St. Hallett "Faith" Barossa Shiraz ($15): Australia deserves a little love. After the "critter" wines infiltrated the U.S. market, we wrongfully stopped taking the wines seriously. What better way to get reacquainted with Aussie Shiraz with the St. Hallett...it has the blackberry jam, prune, and peppery spice that is widely associated with the Shiraz grape. Grab a bacon cheeseburger and get drinking! 

This Week in Tony's Cellar...

Last week was loaded with afterschool activities, rehearsals, concerts, and caring for ill children. It's not easy to find time to get some adult beveraging in with all of that going on, but by golly I found a way to make it happen! After all, part of my service to you is to share what I am drinking, which I realize I have not done nearly enough since starting this blog. You need to know what tastes good, brings you value, what might make a nice gift, and so on.

Fortunately, among the chaos of the week I tasted some terrific wines (sorry...no time for spirits or beer). The Old World triumvirate of France, Italy, and Spain dominated my liver and brought moments of happiness. I have some good things to share with you as all of these are worth seeking out and trying for yourself.

Mionetto Prosecco Brut ($16): Mionetto has been making Prosecco for 130 years, with styles ranging from casual to prestige-level. This flagship product is fresh and lightly fruity; we added some peach nectar for a simple Valentine's Day cocktail.

Bodega Otazu Navarra Premium Cuvée Red Blend ($13): Rioja's neighbor Navarra is red and rosé-dominant. Aside from traditional varieties like Tempranillo and Garnacha, Navarra also plays with international varieties like Cabernet Sauvignon and Merlot. This particular blend of 50% Cabernet Sauvignon, 30% Tempranillo, and 20% Merlot is loaded with dark cherry, blackberry and tobacco flavors. An easy weeknight red to enjoy with a juicy burger.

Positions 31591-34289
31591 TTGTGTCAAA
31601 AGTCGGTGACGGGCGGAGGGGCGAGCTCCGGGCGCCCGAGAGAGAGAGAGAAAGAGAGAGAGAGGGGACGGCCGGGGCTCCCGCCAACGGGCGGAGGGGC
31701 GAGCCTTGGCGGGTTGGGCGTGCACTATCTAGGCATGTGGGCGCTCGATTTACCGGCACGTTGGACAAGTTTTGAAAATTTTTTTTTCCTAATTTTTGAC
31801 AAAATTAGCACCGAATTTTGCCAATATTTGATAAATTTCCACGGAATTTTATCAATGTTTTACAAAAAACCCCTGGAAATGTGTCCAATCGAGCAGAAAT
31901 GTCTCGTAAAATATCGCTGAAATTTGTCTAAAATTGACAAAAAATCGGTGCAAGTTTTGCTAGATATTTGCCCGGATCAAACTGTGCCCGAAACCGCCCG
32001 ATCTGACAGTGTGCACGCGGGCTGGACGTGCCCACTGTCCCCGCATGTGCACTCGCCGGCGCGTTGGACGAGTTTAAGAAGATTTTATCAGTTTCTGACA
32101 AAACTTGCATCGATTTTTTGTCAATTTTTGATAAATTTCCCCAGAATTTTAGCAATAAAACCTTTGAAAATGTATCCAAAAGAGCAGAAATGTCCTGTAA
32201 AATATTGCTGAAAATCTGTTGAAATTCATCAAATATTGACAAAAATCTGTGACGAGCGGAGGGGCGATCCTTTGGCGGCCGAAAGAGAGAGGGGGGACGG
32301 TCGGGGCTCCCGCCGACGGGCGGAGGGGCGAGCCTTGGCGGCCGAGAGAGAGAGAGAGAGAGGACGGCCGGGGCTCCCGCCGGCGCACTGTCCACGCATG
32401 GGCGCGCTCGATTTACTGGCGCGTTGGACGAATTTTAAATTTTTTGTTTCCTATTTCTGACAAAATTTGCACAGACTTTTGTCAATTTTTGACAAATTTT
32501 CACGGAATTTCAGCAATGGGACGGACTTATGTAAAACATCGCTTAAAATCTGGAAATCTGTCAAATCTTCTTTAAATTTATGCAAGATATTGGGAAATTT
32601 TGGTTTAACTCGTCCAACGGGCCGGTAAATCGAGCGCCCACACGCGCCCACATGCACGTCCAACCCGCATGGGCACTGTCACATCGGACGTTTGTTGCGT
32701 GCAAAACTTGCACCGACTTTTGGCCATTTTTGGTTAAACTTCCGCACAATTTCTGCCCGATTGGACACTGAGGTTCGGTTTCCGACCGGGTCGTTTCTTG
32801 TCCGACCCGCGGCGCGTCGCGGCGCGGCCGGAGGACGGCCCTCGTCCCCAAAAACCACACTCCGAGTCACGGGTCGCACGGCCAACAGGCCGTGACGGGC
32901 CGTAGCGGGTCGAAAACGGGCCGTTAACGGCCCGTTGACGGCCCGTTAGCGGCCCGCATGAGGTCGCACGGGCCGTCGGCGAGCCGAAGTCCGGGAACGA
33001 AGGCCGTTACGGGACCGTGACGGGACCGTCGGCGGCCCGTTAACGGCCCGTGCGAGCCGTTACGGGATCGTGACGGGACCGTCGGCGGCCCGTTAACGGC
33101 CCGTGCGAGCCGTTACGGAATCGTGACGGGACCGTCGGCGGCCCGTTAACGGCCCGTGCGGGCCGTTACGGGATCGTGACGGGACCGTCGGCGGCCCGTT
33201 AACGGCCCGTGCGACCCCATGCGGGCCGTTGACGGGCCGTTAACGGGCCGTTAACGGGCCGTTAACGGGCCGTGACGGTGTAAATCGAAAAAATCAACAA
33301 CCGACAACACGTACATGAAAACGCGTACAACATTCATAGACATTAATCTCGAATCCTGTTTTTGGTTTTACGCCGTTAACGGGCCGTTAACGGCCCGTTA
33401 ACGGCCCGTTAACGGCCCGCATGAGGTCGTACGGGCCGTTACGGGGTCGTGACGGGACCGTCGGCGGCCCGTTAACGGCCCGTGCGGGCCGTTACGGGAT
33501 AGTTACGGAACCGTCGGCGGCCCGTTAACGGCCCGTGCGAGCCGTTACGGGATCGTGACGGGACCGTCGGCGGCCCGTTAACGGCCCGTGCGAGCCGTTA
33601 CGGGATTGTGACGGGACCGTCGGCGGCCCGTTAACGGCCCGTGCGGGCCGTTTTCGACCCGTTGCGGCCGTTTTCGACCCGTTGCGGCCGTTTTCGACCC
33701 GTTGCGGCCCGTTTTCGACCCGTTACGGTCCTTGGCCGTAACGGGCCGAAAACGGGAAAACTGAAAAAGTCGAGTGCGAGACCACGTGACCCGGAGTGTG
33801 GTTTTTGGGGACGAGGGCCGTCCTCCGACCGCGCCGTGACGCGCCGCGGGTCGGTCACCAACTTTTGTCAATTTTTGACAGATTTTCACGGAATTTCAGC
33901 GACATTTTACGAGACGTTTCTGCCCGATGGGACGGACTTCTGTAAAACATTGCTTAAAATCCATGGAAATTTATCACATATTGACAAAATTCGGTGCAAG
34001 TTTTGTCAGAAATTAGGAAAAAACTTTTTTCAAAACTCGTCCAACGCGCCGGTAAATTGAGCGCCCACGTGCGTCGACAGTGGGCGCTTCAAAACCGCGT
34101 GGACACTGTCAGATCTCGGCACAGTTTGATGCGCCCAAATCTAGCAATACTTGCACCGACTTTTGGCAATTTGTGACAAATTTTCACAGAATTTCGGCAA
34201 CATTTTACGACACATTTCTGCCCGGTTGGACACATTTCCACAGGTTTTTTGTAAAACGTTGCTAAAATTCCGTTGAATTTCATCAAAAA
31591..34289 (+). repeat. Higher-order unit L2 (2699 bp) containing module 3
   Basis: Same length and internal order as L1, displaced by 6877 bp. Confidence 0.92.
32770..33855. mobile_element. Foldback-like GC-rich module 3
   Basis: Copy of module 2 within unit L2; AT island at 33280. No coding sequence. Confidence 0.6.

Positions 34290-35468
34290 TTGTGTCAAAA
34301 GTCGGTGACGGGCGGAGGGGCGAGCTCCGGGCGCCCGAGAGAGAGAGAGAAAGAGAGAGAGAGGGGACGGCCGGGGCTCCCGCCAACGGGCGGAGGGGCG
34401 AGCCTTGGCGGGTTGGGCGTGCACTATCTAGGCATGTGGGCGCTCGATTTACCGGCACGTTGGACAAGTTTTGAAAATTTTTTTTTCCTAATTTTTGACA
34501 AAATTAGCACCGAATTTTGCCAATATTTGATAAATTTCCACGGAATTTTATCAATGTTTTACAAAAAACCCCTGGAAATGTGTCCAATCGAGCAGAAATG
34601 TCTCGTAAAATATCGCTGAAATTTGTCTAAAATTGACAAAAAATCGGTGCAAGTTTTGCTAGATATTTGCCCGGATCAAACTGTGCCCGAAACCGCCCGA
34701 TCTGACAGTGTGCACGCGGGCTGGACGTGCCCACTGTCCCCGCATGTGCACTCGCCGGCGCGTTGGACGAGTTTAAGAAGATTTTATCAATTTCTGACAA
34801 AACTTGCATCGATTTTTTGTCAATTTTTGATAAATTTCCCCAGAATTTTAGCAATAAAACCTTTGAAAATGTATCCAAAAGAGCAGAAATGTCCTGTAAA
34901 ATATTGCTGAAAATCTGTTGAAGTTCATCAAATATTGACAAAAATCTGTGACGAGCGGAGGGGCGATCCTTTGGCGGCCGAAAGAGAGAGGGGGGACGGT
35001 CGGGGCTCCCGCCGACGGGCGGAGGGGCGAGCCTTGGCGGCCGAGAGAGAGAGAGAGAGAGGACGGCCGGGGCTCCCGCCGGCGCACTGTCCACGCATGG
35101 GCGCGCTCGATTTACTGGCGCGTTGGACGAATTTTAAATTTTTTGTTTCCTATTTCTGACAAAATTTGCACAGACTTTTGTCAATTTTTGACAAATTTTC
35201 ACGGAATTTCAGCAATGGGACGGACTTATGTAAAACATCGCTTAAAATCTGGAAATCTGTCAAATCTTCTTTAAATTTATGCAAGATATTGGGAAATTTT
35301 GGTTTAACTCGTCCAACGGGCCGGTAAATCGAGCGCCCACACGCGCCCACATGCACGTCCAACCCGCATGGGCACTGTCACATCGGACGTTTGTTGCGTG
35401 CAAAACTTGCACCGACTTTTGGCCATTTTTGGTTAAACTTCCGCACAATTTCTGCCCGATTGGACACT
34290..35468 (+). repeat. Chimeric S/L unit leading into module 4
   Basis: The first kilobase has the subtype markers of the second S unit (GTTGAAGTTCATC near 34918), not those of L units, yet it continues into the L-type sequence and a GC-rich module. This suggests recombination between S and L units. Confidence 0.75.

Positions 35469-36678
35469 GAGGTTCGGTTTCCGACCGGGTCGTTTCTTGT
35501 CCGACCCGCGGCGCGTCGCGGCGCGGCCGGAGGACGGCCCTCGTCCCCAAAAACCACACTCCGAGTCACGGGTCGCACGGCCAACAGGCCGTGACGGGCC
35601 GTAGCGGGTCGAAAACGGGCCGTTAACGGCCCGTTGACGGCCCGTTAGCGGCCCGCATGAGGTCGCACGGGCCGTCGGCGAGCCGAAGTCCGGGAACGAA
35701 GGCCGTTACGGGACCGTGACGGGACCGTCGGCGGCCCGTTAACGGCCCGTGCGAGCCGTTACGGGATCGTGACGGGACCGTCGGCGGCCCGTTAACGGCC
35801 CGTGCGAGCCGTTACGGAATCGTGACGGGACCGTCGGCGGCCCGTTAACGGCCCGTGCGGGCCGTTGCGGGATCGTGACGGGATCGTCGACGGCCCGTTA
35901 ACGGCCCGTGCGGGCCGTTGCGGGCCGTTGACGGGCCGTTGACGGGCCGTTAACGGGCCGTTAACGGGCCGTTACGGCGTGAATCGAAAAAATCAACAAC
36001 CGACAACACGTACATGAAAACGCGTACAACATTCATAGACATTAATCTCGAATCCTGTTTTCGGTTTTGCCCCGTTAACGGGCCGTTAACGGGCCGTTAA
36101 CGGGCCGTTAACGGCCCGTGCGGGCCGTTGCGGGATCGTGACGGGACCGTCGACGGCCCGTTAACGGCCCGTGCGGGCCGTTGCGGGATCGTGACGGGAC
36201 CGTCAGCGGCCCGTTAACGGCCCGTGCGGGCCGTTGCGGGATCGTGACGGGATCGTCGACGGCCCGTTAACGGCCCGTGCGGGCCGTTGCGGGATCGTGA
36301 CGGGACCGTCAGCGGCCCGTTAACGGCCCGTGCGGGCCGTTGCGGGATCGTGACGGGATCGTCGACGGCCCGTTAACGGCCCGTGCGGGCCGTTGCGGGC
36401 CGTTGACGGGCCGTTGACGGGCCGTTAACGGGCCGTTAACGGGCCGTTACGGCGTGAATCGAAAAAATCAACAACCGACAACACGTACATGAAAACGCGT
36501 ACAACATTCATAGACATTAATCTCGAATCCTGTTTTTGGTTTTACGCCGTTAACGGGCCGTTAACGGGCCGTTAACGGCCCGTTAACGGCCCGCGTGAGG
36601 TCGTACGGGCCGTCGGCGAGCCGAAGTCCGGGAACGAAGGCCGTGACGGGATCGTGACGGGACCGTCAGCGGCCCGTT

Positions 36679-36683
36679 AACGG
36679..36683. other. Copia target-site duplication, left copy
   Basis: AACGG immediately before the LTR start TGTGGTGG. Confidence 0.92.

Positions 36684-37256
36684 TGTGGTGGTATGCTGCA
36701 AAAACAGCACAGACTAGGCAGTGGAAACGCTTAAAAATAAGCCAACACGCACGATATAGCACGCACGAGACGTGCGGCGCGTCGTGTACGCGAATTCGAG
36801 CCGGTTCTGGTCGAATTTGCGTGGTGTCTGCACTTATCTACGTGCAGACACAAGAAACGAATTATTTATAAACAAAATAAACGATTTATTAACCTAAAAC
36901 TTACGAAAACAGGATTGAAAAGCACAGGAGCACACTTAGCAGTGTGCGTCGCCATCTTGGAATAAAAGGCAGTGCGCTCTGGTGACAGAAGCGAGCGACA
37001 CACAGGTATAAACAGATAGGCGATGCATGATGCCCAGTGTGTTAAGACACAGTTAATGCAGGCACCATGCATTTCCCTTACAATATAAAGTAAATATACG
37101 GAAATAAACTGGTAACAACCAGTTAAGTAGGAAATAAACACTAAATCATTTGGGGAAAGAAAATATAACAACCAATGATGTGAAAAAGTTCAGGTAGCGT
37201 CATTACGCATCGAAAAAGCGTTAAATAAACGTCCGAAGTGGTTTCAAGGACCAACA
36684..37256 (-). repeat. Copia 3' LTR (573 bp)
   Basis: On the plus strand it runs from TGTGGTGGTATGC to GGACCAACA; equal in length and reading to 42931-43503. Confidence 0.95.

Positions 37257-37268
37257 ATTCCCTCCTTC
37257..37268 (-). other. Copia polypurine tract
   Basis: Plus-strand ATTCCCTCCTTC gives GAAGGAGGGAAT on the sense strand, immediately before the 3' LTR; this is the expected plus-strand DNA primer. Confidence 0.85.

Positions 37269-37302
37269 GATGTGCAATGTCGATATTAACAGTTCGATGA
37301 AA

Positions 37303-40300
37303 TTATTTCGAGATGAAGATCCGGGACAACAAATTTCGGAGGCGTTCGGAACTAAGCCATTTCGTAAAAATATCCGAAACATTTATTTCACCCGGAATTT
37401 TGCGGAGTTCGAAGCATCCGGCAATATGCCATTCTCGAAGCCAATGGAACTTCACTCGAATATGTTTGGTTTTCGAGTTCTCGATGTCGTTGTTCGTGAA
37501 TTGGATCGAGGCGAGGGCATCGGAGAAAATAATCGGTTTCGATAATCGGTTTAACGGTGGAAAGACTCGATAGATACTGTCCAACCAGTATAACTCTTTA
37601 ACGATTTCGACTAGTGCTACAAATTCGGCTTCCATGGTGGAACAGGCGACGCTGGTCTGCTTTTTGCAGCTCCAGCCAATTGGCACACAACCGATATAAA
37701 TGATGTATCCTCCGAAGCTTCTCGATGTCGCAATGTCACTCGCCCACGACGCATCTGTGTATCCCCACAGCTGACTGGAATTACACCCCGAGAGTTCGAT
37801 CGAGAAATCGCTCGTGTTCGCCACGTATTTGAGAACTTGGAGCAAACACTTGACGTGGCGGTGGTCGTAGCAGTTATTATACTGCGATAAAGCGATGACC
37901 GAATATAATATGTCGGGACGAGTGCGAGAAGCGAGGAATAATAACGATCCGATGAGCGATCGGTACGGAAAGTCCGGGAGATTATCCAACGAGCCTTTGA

Château Saint-Cosme Little James' Basket Press Red ($14): Saint-Cosme is best known for its wines produced in the Gigondas region of the Rhône Valley (a neighbor of the higher-profile Châteauneuf-du-Pape region). This multi-vintage 100% Grenache is aged in concrete tanks, leading to a very fresh, yet dark and deep wine. Awesome with a medium-rare roast beef.

Maison Louis Latour Marsannay ($23): Louis Latour's wines are a consistently great way to get introduced to the individual villages of Burgundy. Red wines from Marsannay are 100% Pinot Noir, and this expression shows a mix of red and black fruit. Fragrant yet powerful on the palate, its savory finish begs for some roast duck, but a charcuterie platter or flavorful cheese (like Munster) would do just fine here, too. We had this as a reward for surviving the busy week!

As for the week coming up...

February 21st: We are tasting a range of wines from Steele of Lake County, California at the Divine Wine Emporium. Bill Bishop, National Sales Manager at Steele, joins us in the classroom. He is a fantastic storyteller and with vineyard holdings throughout California, you can get a very good feel for which styles you prefer over others. Steele's wines are a longtime favorite of the store as they consistently deliver for the price.

February 25th: I am delivering a tasting of kosher wines for a group that is preparing for Passover. The time to taste wines for the holiday table is now, and I will be showcasing an array of wines from Bordeaux, Spain, and Israel, all produced in accordance with kosher guidelines. It's a fun topic to revisit for myself, but it is also great to promote the fact that kosher wines are quite tasty!

Hope your week is off to a great start!